Our iconic Aussie is in danger. Please help us keep them around forever.
Taronga is committed to developing experiences that connect our visitors to wildlife, develop a deep understanding of the issues that they face and inspire and empower action to conserve wildlife and habitats. Understanding how a visit to Taronga or Taronga Western Plains Zoos can affect the attitudes and behaviours of visitors is a critical element in delivering our vision and improving the visitor experience.
We have strong collaborations with psychology researchers and are part of a team of Australian zoos seeking to understand the impact of experiences they provide on visitors, to constantly improve design of their programs and maximise the likelihood of impacting on visitors' attitudes and behaviours.
Relationship between the Emotional Intensity of Visitor Experiences and Visitors Attitudes and Behavioural Intentions towards Conservation
One theory suggests that long-term attitude and behavioural impact can be achieved through hard thinking, or elaboration. If people elaborate, then they will form attitudes that are long-lasting, and are predictive of behaviour. The right messages and heightened emotion may increase elaboration. That is, emotional experiences may encourage people to think hard and elaborate, leading to attitudes that are long-lasting and predictive of behaviour.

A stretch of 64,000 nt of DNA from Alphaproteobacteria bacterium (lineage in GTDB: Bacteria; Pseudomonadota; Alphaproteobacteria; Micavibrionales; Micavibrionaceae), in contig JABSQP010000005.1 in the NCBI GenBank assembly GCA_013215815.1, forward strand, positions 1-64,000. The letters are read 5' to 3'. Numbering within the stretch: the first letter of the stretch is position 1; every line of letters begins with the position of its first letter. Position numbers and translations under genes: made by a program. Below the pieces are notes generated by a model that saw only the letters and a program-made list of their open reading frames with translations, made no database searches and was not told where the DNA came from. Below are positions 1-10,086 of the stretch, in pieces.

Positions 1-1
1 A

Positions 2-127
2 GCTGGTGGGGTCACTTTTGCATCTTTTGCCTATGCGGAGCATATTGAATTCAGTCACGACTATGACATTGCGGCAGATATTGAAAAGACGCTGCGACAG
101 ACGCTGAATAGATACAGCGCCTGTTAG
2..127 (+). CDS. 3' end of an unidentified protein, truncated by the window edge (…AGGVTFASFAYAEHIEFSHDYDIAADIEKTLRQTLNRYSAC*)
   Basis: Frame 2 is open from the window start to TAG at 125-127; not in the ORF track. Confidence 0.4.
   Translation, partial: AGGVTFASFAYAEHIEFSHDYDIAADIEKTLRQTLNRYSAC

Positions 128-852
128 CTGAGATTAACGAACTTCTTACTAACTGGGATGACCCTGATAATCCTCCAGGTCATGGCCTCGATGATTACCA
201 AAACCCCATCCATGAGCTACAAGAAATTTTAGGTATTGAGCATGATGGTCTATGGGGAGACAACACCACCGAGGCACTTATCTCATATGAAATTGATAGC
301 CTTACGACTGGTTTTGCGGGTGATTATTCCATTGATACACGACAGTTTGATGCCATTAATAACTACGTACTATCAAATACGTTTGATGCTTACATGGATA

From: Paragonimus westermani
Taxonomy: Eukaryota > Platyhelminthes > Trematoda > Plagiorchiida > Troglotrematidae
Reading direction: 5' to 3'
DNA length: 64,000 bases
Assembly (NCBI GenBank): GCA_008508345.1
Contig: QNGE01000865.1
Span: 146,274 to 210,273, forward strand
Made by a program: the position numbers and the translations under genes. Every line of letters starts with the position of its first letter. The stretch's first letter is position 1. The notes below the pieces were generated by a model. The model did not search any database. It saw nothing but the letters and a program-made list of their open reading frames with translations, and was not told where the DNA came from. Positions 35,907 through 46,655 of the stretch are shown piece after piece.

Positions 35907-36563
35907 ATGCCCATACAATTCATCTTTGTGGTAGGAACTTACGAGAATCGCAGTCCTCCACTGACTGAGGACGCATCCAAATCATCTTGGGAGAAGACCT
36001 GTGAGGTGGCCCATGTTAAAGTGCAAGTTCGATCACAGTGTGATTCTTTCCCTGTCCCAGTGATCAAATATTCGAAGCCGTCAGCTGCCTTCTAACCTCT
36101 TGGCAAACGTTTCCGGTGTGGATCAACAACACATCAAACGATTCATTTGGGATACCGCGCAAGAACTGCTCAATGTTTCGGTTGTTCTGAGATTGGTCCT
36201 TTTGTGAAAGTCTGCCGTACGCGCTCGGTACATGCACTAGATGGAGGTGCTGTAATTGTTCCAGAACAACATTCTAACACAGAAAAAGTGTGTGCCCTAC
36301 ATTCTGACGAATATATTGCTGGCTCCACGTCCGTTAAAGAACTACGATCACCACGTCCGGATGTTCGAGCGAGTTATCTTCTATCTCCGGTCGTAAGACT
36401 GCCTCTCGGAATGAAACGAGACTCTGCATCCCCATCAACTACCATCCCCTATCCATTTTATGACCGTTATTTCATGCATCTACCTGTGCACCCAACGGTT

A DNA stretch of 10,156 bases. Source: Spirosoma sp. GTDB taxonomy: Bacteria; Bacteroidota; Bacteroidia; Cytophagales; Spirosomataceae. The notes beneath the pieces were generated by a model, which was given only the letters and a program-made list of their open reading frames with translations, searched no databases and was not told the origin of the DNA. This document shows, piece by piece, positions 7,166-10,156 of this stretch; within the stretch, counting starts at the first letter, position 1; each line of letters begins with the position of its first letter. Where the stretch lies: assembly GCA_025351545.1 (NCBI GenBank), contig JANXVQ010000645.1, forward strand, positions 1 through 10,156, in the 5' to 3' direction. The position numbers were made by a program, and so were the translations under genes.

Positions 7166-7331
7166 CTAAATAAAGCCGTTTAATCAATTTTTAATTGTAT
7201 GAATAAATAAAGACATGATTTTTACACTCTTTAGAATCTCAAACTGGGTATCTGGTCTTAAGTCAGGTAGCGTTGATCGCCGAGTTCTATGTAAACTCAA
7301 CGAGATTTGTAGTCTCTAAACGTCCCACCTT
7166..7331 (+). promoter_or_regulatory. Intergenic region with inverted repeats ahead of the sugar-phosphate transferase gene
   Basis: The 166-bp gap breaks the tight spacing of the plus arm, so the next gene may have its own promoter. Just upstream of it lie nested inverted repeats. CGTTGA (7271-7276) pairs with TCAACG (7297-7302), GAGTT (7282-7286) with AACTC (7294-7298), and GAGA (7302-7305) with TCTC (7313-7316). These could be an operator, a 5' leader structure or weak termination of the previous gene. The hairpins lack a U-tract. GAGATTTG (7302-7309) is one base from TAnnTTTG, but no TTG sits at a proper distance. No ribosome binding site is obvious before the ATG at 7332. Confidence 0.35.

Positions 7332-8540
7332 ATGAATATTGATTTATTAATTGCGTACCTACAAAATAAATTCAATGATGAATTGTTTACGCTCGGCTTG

This research project in partnership with Monash University Research Unit, explores the relationship between emotional arousal experienced through visitor experiences and the visitor's attitudes and behavioural intentions towards conservation. Two phases of the research project are planned.
Fostering pro-wildlife Behaviours of Zoo Visitors through Strategic Communication
Furthering the partnership with the Monash University Tourism Research Unit and other regional zoos includes a research project aimed at enhancing the persuasion potential of zoos to influence visitors’ pro-wildlife behaviours.
Taronga believes that zoos are uniquely placed to offer wildlife experiences that persuade our visitors to take up and engage in behaviours that reduce some of the threats to wildlife and their habitats. The aim of this project is to apply behaviour change theory and compare a range of persuasion communication approaches to achieve our goals.